Gen 15:6 is completely ambiguous in masoretic manuscript. Any translation that does not preserve this ambiguity is in fact an interpretation.
The verse has two third person verbs, "he believed" and "he accounted", the second with a direct object pronoun "he accounted it/him", and one proposition phrase with the explicit third person pronoun "him", "righteousness for him".
If we assume that there are only two possible referents for the third person for the declensions and pronoun, God and Abram, and the object of "accounted" is "it", referring to the faith rather than either God or Abram, then there are only eight possible readings for this verse, including such readings as "God believed in God and God accounted it to God for righteousness" and Abram believed in God and Abram accounted it to Abram for righteousness.
Eliminating the obviously silly readings, we are left with two:
- Abram believed in God and God accounted it to Abram for righteousness
- Abram believed in God and Abram accounted it (God's promise) as righteousness
In context, the first reading is the simplest. God made Abram an outlandish promise and Abram believed it and therefore God counted this belief as righteousness on the part of Abram.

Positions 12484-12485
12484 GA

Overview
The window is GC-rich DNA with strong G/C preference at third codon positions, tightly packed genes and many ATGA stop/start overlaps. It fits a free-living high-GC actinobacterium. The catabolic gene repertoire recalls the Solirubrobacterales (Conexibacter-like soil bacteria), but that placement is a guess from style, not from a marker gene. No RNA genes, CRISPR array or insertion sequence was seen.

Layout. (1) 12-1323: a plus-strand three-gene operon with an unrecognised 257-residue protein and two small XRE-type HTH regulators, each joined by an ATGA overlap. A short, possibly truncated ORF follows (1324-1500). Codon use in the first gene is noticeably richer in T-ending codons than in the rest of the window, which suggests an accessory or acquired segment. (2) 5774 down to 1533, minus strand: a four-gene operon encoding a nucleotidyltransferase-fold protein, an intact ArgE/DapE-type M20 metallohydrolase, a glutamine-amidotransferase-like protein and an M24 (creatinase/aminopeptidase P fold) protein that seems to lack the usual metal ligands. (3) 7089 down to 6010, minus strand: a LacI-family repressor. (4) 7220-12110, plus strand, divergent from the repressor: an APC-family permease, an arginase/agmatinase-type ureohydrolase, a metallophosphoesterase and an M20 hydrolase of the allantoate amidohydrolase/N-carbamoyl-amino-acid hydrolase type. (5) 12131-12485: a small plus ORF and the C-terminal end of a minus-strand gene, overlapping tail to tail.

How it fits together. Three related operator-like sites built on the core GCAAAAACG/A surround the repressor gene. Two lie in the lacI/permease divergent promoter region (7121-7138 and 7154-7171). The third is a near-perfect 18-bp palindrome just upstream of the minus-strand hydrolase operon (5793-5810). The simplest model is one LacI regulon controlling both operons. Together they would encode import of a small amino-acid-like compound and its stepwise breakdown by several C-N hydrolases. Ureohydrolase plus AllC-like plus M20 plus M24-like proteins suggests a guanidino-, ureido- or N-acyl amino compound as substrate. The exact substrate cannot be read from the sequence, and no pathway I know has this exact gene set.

The objection to this reading raised by the RAMBAN and the Jewish rationalist school influenced by Aristotle is that the simple reading presents us with an unacceptable anthropomorphism - God is represented as thinking and keeping tabs on Abram, checking up to see if Abram is going to swallow the promise. Or maybe that God was pleasantly surprised by Abram's belief. However, the alternative reading leaves open the possibility that without having received the promise, maybe Abram wouldn't have though God to be righteous, i.e. "I'll believe in You if I get what I want".
Apropos the OP link, I think that trying to either justify or negate a major religious doctrine using a single verse of this type is asking for trouble.